The mystery Vegas casino you can only visit once every two years


#1

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#2

This needed to have been an easter egg in Fallout: New Vegas.


#3

Sounds like building a casino is quite a... gamble.

I'll see myself out


#4

Is it just me or does this totally sound like the setup for a Tim Powers novel?


#5

Memory bubbling up:

From '89 to '95 I went to CES and COMDEX in Las Vegas. On the first trip, the bus (taxi?) from the airport passed a big vacant lot; it might have been on Flamingo (road? avenue?); east of the strip, south side of the road. Right by the road was a sign in an Arab-ish font (I forget the name; maybe Morocco or Tangiers*) and a mock-up small sailing ship. "Cool!" I thought, "They're building a new casino!"

The lot, sign, and ship were there for several more years, getting shabbier and shabbier.

I figure someone lost their shirt on that. Maybe the place never got its casino license; maybe there was no hope for it to get one and it was all just a scam.

*Although "Tangiers" might be the name of the non-existent casino in "CSI" where anything casino-related happens.


#6

The Caribbean?

Caribbean Casino
In 1988, a sign for a proposed casino was erected on a fenced vacant lot on Flamingo Road. Standing near the sign was a scale model galleon. For several years, that was all that stood on the property. The empty lot was the source of many jokes by the locals until the ship, which was later damaged by a fire started by a homeless person, was torn down in the 1990s and the lot became the site of the Tuscany Suites and Casino co-owned by Charles Heers, the same man that has owned the property since the 1960s.


#7

That has to be it! Good sleuthing.

I bet hearing "Tangiers" flung about on CSI colored my memories of the name and style.

It is really stunning how much Las Vegas has changed since I worked trade shows. A lot of the old casinos have been torn down (or blown up) since then. The new ones are a lot slicker, really phenomenally fancier, but lack a certain naive raffish charm. And also lack things like $4.95 steak dinners; the paradigm is to soak visitors for every damn thing.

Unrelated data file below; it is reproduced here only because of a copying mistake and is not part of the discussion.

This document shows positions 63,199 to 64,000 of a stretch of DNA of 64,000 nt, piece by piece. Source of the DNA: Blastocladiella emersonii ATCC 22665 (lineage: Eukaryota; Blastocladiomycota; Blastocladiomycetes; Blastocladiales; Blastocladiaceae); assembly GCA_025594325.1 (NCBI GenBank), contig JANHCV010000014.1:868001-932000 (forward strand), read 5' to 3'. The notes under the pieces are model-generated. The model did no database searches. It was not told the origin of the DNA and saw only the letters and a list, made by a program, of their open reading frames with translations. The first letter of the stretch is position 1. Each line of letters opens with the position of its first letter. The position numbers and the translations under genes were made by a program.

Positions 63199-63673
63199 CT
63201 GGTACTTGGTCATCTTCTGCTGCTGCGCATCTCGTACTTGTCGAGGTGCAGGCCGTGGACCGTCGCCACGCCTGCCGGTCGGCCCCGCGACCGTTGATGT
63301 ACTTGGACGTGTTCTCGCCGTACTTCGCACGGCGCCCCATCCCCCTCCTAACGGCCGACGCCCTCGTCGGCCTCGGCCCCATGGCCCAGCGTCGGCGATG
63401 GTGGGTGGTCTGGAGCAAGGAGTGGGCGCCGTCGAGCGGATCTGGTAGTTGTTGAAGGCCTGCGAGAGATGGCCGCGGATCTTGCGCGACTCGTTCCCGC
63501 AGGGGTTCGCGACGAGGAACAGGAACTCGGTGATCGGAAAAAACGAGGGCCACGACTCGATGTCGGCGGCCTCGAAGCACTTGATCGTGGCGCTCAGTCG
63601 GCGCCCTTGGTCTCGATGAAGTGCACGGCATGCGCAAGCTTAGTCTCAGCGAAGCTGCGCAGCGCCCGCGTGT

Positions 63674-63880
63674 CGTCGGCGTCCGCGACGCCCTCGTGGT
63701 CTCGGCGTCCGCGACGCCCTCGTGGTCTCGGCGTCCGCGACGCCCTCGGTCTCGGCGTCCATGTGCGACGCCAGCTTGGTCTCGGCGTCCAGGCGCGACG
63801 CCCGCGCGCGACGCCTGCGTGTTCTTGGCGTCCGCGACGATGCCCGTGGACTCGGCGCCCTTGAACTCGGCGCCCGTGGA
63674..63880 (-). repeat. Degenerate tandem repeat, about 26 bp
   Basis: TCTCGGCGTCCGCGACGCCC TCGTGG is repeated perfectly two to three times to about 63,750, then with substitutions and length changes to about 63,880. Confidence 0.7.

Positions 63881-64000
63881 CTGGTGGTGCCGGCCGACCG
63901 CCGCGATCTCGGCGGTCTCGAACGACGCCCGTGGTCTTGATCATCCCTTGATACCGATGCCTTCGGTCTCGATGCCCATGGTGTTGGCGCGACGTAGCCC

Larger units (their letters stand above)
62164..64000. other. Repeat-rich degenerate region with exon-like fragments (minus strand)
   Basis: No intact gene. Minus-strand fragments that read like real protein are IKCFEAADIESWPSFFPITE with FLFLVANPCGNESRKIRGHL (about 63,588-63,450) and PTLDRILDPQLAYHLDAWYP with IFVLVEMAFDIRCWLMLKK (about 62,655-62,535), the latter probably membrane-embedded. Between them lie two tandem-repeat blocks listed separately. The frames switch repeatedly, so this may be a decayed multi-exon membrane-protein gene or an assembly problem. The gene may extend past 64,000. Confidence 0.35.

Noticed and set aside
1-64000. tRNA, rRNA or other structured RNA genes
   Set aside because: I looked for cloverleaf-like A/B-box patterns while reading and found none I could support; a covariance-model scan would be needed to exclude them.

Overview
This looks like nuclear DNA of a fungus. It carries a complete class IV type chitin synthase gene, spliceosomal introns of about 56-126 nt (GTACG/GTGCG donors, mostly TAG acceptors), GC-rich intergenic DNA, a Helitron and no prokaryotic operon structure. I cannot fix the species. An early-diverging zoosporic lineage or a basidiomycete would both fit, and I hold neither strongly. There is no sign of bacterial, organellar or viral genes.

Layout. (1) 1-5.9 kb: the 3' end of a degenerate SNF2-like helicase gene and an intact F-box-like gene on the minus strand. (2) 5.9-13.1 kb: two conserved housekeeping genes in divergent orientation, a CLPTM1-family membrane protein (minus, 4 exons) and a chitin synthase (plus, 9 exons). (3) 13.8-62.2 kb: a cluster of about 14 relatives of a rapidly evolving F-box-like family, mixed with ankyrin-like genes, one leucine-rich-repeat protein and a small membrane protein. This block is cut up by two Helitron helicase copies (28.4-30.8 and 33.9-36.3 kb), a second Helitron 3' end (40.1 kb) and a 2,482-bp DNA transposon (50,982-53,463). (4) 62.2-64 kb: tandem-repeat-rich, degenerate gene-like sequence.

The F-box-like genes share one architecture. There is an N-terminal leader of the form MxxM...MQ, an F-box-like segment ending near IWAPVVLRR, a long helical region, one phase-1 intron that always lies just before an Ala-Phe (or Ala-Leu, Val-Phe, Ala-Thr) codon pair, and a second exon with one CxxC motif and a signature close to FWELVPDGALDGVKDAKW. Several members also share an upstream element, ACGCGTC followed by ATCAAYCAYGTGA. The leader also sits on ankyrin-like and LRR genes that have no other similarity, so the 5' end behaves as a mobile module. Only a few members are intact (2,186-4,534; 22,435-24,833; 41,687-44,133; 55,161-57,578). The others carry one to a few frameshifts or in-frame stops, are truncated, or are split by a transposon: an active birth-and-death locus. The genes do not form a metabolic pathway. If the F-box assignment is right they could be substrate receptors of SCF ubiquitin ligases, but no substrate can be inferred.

#8

I don't like Vegas at all, but my favourite casino is Circus Circus. Not just for the Hunter S Thompson connection (why did they have to ruin the Carousel Bar?), but just the whole trippy, seedy, run down naffness of the place.

I wouldn't stay there, mind.

Your Mandalay Bays or your Bellagios are just as depressing and exploitative, but they have that pathetic veneer of 'luxury' applied to them which removes all character. There's even something to be said for the utter tastelessness of, say, Caesar's Palace over them.


#9

The Brigadoon Hotel & Casino


#10

Interesting timing for this article, as I see the Atlantic City Showboat closed down this week as well.


#11

We stayed at Circus Circus last May, as part of a trip to Arizona. Friends recommended it as one of the most family-friendly venues, which I guess it is. I'm not a gambler, so it was a bit depressing to see working-class people losing their salaries at the table.

But yeah, it feels a bit more "colorful" in a folklore sort of way, compared to modern casinos. I think Mandalay Bay is the last one that, with all its pretense, actually had some sort of theme. The most recent ones are just huge towers that feel like upscale shopping malls.